Saturday, April 16, 2005

Revitalizing youth ministry

I will be working with Covenant Seminary's Youth in Ministry Institute (YiMi) Summer Conference in June. Specifically, I'm going to work with the leaders who bring students to the conference; my role will be to offer encouragement and some training to them while they are at the conference. As a part of that, I'm get to present a series of seminars to these leaders, four to be exact, on a topic of my choice. This alone is a great opportunity for me, and I'm excited to have a platform to encourage and challenge leaders in their ministry.

But I'm even more thrilled about the topic that I determined (with the help of the YiMi leadership) I would present: “Revitalizing your youth ministry.” I'm going to be collaborating with the staff from the From Embers to a Flame revitalization ministry (I've mentioned them before in this post) to develop an application of those revitalization principles into the context of youth ministry. Since I have about 10 years of youth ministry experience in different forms, this is already something I've thought about somewhat. I think this could be an interesting and helpful angle to take on revitalization, which I am already quite interested in.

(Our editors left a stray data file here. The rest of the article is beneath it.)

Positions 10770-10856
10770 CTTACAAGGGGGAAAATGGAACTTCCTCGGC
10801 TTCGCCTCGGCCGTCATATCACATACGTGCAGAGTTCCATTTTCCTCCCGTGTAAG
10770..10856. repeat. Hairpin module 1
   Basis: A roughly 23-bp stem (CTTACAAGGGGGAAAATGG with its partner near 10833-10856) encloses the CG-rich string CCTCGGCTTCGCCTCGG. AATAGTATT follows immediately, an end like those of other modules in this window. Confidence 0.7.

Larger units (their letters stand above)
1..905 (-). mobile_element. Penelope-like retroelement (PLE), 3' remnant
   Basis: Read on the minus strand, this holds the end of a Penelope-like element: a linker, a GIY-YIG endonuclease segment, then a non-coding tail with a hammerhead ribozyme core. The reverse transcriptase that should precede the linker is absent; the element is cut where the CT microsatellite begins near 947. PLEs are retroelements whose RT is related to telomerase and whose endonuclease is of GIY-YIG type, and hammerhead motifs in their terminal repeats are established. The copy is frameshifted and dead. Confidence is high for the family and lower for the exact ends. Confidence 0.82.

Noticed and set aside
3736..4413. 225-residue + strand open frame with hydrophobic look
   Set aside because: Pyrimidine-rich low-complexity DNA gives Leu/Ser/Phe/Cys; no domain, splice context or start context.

As I've thought about this in relation to placement, I wonder: is there a place for a Youth Pastor to approach placement as a “Revitalization Youth Pastor” just as I plan to approach general church ministry from the revitalization focus? I've known men in youth ministry who saw themselves as “builders;” could others serve as “re-builders?”

With youth ministry, the “life cycle” of the ministry is fairly short, so it is not too difficult to understand the idea of starting over after a while, bringing in a new Builder, and getting a youth ministry makeover from the ground up. But I've also seen this leave a segment of students stranded, without a familiar, stable youth ministry environment (since the ministry they had begun to invest in was effectively dissolved), but without a real stake in the new approach, since they would graduate before it was established firmly. Usually, these students become youth ministry refugees and fall off the map.

Could Youth Ministry Revitalization offer a solution for the refugees that simply bringing in a new Builder doesn't even pretend to offer?

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